We bore him through the golden land,
One early harvest morn;
The corn stood ripe on either hand—
He knew all about the corn.
How shall the harvest gathered be
Without him standing by?
Without him walking on the lea,
The sky is scarce a sky.
The year’s glad work is almost done;
The land is rich in fruit;
Yellow it floats in air and sun—
Earth holds it by the root.
Why should earth hold it for a day
When harvest-time is come?
Death is triumphant o’er decay,
And leads the ripened home.
And though the sun be not so warm,
His shining is not lost;
Both corn and hope, of heart and farm,
Lie hid from coming frost.
The sombre woods are richly sad,
Their leaves are red and gold:
Are thoughts in solemn splendour clad
Signs that we men grow old?
Strange odours haunt the doubtful brain
From fields and days gone by;
And mournful memories again
Are born, are loved, and die.
The mornings clear, the evenings cool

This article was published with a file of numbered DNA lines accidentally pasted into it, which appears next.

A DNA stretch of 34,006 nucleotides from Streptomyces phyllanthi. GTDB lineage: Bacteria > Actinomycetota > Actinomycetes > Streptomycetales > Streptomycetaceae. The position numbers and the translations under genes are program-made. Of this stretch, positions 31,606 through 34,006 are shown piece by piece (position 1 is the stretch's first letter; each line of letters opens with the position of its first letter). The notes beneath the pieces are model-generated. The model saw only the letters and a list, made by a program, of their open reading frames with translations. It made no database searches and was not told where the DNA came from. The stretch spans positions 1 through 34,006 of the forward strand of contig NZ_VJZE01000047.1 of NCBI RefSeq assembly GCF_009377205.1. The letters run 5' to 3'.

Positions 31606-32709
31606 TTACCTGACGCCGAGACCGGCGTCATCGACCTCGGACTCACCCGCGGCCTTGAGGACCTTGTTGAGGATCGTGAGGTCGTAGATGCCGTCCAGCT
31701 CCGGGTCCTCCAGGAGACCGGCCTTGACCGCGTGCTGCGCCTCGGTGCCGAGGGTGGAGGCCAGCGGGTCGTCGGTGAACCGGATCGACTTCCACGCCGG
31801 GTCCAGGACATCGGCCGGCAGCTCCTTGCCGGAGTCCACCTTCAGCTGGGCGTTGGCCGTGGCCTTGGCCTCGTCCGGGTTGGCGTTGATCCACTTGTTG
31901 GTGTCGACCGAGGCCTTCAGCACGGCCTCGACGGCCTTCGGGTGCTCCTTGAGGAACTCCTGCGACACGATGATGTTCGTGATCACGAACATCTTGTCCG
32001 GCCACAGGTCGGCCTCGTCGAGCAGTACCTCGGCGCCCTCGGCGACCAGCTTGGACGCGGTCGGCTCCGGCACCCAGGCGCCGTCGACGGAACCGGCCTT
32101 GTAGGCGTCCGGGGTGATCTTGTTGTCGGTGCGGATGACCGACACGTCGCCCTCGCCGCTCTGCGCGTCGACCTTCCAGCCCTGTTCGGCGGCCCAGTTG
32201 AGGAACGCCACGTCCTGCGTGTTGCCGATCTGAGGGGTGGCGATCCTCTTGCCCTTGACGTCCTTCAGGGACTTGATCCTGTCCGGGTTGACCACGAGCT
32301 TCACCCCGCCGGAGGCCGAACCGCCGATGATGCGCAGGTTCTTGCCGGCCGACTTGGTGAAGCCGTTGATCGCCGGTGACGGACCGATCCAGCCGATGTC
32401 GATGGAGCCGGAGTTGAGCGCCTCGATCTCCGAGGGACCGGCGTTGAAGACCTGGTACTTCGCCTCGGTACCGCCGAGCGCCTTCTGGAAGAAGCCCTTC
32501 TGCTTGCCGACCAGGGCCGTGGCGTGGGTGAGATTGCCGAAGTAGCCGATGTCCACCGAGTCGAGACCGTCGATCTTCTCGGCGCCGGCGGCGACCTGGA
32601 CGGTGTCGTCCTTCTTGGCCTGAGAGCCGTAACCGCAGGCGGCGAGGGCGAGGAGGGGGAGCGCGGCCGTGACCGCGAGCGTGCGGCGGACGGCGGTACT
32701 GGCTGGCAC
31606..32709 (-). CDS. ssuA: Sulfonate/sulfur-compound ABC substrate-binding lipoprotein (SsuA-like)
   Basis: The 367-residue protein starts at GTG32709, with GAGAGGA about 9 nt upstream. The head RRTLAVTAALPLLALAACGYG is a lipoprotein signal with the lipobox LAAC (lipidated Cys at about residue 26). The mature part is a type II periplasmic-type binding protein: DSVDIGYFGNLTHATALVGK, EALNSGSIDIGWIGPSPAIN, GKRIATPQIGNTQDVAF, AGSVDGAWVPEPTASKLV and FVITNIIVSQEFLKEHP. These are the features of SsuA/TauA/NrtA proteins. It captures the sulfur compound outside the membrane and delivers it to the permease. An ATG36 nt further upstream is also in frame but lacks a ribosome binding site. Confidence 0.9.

Foretell no wintry wars;
The day of dying leaves is full,
The night of glowing stars.
‘Tis late before the sun will rise,
And early he will go;
Gray fringes hang from the gray skies,
And wet the ground below.
Red fruit has followed golden corn;
The leaves are few and sere;
My thoughts are old as soon as born,
And chill with coming fear.
The winds lie sick; no softest breath
Floats through the branches bare;
A silence as of coming death
Is growing in the air.
But what must fade can bear to fade—
Was born to meet the ill:
Creep on, old Winter, deathly shade!
We sorrow, and are still.
There is no longer any heaven
To glorify our clouds;
The rising vapours downward driven
Come home in palls and shrouds.
The sun himself is ill bested
A heavenly sign to show;
His radiance, dimmed to glowing red,
Can hardly further go.
An earthy damp, a churchyard gloom,
Pervade the moveless air;
The year is sinking to its tomb,
And death is everywhere.
But while sad thoughts together creep,
Like bees too cold to sting,
God’s children, in their beds asleep,
Are dreaming of the spring.
© George MacDonald